poison-ivy2Allergies can negatively affect your daily life. Most of us who suffer from allergies look forward to May, when the watery eyes, sniffling and sneezing seem to dissipate. But if you think that with spring, the allergy season has also passed, then you are wrong. Allergens are still on the rampage and attacking your system. However, there is good news. Preventing allergy attacks can be as simple as figuring out what the triggers are. Below we discuss the top 5 causes of summer allergies and possible ways to cope and prevent them.

Summer Pollen
Pollens vary from one region to another.

  • Trees yield pollen early on in the spring season.
  • Late spring pollen is produced by grass followed by weed pollen in summer.
  • Late July through August, many are affected by ragweed.
  • Pollen totals are highest on warmer, dry and breezy days.

An option to consider is to schedule events or outside activities early in the morning.  Some people wait until after it rains or evenings to plan outdoor activities.

Bee allergies
Bees, yellow jackets, wasps, hornets and many other insects can cause a reaction if you are stung. In the warmer months of summer, many of us are enjoying the lakes, hiking, cook-outs and other fun open air activities. But with summer comes insect bites and stings that can sometimes be harmful.

Life threatening allergic reactions such as anaphylaxis, is a severe reaction to a specific allergen, or allergic trigger. Suggested symptoms to watch for:

  • Swelling in your face, tongue or throat
  • Breathing trouble
  • Hives, itching or swelling in larger parts of the body, not just where the stinging occurred
  • Diarrhea or nausea
  • Dizziness
  • Cramps in abdomen

If you are allergic to bees, you may want to consult your doctor about using and carrying an epinephrine shot. You may also want to consider wearing an alert bracelet or necklace.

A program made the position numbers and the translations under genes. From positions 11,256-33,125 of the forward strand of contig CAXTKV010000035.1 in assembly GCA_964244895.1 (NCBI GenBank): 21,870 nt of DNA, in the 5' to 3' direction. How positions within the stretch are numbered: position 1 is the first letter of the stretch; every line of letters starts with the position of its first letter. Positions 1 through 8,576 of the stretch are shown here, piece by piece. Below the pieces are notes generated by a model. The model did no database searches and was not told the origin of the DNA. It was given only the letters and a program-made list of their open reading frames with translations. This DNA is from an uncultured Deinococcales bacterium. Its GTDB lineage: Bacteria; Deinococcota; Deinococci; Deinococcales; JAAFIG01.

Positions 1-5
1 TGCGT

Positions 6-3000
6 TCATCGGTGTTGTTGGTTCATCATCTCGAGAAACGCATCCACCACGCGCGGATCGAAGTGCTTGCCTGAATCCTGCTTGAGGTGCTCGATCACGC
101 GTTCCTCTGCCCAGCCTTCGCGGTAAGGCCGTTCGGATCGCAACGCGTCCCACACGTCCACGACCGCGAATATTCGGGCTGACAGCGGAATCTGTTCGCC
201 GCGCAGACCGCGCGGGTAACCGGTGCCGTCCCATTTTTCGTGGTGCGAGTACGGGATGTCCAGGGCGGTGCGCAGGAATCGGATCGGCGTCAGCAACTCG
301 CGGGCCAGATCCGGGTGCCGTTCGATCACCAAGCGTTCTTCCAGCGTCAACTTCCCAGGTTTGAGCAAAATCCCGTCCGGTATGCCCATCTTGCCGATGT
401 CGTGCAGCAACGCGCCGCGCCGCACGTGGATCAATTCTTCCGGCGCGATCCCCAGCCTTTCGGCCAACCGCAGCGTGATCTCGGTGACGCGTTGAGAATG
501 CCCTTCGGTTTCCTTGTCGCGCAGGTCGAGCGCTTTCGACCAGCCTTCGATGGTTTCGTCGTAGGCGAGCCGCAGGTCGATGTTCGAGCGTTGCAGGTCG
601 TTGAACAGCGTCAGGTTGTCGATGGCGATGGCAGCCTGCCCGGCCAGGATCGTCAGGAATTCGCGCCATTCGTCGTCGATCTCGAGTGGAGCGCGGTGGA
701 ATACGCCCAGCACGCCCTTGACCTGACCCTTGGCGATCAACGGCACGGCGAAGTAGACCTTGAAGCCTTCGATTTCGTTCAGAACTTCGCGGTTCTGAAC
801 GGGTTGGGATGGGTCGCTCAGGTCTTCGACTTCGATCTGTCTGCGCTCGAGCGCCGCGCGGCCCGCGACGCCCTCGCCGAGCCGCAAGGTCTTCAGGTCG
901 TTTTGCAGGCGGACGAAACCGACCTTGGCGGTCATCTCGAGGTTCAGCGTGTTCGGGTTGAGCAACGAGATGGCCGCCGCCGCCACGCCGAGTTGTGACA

A few tips to possibly prevent stings:

  • Think about wearing closed shoes and not walking barefoot in the grass.
  • Try not drinking from open soda cans as they attract bees.
  • Consider avoiding sweet smelling perfumes or colognes.
  • Driving with windows closed can help as well.

Mold
Another culprit related to allergy attacks in the summer is mold. Outdoor mold allergic reaction can begin in late summer and fall. According to the Asthma and Allergy foundation, certain mold spores peak late in the summer. Only a few types of mold can possibly trigger allergies.

  • If you suffer from any respiratory mold allergies, your immune system could overreact if you breathe in mold spores.
  • Mold allergies can make you cough and make your eyes itch.
  • It’s suggested that mold is linked to asthma and shortness of breath.
  • This fungus, mold, is an organism found throughout nature. Spores called seeds can be spread by the wind outside and even indoors.

Being allergic to one specific kind of mold may not mean you are allergic to others. Allergic reaction from mold can be most common in July throughout late summer and, with molds growing in many different places, allergies can occur year round.

Here’s how you can possibly reduce mold levels:

  • Control moisture inside the home using a dehumidifier
  • Consider keeping windows and doors closed and use an air conditioner
  • Water leaks in bathrooms, basements and kitchens may need to be fixed
  • Try staying inside when mold counts are published in the high range

When mold spores counts are high, you could follow a few preventative steps to control the mold.  Keeping it out of your home could save you from allergic reactions.

Sunscreen and Poison Ivy
Tan lines and sunburns mark a day spent outdoors in the sun.  Choosing and applying sunscreens can be helpful to keep skin damage at bay.  Picking the right sunscreen is important.

Here’s how sunscreens work:

  • Chemically Absorbed: Sunscreens absorb the ultraviolet radiation (UV). They turn the energy into less harmful forms of radiation that may cause less damage to our skin.
  • Physical Blocking: Sunscreens reflect the radiation from the sun away for your skin. This is said to allow skin allergies if not absorbed.